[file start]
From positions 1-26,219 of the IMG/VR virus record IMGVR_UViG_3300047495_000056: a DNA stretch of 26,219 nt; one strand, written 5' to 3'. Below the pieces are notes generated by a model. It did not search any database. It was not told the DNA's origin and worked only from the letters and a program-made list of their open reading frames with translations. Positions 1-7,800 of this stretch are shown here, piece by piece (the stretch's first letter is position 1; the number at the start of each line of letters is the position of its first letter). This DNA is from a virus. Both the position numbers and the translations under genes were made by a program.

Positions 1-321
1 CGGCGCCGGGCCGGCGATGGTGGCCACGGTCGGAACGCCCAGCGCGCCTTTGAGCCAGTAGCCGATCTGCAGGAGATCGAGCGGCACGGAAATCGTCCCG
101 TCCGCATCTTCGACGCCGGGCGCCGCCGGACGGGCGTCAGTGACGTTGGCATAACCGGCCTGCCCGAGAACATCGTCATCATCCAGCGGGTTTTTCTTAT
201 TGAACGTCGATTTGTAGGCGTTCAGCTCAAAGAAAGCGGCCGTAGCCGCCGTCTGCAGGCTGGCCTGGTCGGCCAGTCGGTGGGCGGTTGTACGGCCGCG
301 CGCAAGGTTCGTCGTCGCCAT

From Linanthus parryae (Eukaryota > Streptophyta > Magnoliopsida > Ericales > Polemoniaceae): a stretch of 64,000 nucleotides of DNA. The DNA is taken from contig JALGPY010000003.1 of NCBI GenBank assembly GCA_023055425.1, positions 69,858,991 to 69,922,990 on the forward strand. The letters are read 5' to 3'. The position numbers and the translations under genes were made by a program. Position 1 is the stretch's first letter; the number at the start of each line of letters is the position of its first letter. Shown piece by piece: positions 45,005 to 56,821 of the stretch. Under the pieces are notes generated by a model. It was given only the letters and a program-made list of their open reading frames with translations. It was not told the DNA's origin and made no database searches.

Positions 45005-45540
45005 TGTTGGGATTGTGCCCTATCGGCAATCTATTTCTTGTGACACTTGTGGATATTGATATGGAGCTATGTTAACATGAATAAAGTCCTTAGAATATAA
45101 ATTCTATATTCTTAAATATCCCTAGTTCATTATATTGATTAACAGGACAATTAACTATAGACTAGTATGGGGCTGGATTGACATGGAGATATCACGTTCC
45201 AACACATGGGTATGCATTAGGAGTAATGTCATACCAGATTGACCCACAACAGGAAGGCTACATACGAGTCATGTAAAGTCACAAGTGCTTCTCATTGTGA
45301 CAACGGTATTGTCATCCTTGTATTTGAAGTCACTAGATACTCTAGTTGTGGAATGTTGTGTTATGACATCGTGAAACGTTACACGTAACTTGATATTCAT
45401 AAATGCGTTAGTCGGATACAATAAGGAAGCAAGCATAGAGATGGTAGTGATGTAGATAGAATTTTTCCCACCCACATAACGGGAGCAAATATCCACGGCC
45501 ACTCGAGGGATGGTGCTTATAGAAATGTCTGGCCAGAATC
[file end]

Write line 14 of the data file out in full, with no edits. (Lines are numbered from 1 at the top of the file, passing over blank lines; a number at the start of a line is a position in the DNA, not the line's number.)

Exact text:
45501 ACTCGAGGGATGGTGCTTATAGAAATGTCTGGCCAGAATC